DINING

Eat Like a Local: Seattle

An authentic crêperie, a homey Ethiopian place, and a down-home soul-food joint are among the city's favorite spots.

Kingfish Café

Green Leaf: Imagine a Hanoi café crossed with a tiki lounge and you're close to understanding the appeal of Green Leaf, located in the International District. The hour-long wait is instantly forgotten once you've tasted the bucket-size bowls of pho. Good luck trying to squeeze your way out. (Happily, the restaurant is adding a second floor, doubling the amount of space.) 418 Eighth Ave. S., 206/340-1388, entrées from $7.

La Côte Crêperie: The neighborhood of Madison Valley has been generating buzz for its French restaurants, including this authentic crêperie. Packed since it opened in January, La Côte uses dense buckwheat in its savory dishes, while sweet options include a tatin crepe made with carmelized Red Delicious apples. Pretty much any of the crepes pairs nicely with one of the hard ciders. 2811 E. Madison St., 206/323-9800, crepes from $4.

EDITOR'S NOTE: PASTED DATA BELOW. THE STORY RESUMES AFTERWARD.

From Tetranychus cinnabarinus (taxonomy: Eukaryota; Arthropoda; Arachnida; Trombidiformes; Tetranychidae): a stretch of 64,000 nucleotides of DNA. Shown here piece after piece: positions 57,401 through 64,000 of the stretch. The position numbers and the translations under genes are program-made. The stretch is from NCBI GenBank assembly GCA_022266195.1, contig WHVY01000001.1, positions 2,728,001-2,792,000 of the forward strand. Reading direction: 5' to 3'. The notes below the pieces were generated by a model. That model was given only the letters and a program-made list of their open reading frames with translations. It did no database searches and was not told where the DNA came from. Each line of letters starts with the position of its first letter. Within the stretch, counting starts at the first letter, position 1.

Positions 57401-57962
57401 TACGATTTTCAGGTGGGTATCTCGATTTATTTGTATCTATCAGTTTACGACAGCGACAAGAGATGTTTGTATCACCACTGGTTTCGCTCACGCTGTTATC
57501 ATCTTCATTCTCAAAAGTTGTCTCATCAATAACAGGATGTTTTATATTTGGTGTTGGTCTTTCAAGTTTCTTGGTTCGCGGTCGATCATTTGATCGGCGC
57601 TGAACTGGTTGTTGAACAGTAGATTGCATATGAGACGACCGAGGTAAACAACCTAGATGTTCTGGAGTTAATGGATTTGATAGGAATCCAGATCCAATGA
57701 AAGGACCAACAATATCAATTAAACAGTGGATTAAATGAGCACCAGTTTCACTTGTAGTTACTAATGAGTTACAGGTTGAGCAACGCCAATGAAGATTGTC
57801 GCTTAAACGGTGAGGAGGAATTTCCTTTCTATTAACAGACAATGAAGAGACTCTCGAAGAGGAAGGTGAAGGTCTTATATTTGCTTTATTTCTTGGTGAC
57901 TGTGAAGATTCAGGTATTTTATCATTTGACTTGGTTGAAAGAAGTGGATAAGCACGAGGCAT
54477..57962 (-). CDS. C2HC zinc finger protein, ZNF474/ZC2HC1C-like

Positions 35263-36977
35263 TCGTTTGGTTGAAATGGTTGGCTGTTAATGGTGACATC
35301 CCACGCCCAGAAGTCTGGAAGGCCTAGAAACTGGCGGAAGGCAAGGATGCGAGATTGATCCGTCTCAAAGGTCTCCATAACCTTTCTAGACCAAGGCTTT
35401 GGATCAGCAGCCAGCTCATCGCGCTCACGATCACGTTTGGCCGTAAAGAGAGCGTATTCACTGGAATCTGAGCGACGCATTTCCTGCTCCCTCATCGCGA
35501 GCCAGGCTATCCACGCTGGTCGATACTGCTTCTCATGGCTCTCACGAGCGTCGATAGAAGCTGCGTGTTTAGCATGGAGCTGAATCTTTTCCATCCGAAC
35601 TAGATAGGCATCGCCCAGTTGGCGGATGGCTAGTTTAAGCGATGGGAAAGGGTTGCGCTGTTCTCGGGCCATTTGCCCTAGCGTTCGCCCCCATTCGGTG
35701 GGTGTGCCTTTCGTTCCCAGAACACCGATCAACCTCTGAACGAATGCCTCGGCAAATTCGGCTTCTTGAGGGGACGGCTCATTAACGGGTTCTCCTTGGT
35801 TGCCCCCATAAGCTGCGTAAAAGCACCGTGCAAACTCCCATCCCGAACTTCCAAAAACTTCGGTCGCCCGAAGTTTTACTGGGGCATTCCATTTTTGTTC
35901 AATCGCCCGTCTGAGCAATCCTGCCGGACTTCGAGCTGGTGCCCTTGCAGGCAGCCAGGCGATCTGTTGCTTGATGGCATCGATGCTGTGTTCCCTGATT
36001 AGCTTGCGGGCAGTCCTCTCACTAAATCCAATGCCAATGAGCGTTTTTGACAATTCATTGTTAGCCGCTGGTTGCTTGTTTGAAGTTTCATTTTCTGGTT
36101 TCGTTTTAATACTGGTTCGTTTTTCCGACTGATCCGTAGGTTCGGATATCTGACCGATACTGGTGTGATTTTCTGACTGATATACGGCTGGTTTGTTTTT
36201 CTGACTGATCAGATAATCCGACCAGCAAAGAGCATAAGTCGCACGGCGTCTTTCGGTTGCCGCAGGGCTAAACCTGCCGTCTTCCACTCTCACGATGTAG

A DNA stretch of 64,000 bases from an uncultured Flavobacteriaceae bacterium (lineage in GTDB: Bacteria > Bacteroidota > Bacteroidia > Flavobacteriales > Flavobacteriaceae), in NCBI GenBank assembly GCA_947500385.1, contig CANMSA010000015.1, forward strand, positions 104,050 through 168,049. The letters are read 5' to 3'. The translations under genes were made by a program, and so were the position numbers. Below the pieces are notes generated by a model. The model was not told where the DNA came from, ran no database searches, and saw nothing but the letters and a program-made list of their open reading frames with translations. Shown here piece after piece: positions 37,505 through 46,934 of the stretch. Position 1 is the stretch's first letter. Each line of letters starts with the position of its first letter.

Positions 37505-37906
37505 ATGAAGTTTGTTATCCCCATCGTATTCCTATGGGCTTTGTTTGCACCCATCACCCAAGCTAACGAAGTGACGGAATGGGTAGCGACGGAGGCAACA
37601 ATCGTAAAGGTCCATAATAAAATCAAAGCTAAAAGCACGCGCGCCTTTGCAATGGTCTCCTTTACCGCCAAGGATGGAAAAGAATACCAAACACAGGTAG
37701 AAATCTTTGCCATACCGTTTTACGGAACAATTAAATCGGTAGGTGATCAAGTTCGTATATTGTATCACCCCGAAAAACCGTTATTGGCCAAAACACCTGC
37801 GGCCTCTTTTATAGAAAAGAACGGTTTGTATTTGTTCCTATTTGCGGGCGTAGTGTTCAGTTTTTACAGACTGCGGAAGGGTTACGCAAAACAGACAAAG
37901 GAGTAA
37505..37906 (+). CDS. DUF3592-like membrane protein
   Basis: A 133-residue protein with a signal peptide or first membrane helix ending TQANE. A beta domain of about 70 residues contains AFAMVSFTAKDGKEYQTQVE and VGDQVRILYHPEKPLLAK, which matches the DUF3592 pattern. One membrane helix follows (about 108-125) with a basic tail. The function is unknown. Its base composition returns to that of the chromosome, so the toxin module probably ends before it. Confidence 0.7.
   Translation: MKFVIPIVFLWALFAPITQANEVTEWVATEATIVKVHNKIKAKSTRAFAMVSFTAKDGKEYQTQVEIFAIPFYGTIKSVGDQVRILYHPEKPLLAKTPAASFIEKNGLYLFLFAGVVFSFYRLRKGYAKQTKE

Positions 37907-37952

Smith: Linda Derschang's new venture (she also owns Linda's Tavern and Viceroy) is a lodge–themed bar with 40 different beers. Tyler Palagi's menu includes alphabet soup and devils on horseback (dates stuffed with blue cheese and wrapped in pancetta). 332 15th Ave. E., 206/709-1900, entrées from $10.

Kingfish Café: When sisters Laurie and Leslie Coaston decided to open a soul-food joint, they traveled around the U.S. in search of ideas. The result of their quest is a menu of sublime classics: buttermilk fried chicken, fried green tomatoes, and a sweet-potato pecan pie that's baked by the Coaston sisters' mother, Geraldine. 602 19th Ave. E., 206/320-8757, entrées from $11.

Elemental@Gasworks: This quirky spot seats only 17 and takes no reservations. Owner Phred Westfall pairs obscure wines with chef Laurie Riedeman's eclectic dishes, including ribs wrapped in a garlic waffle and a bread pudding made with pear and blue cheese. 3309 Wallingford Ave. N., 206/547-2317, entrées from $18.

Meskel: Seattle has one of the largest Ethiopian populations in the U.S., and of the many restaurants in Little Addis Ababa, none are as homey as Meskel. After all, it's in a converted house. The generous main dishes—the gomen be siga (beef ribs and collard greens) and the doro wat (braised chicken) are popular—come with stacks of spongy, filling injera bread. 2605 E. Cherry St., 206/860-1724, entrées from $9.

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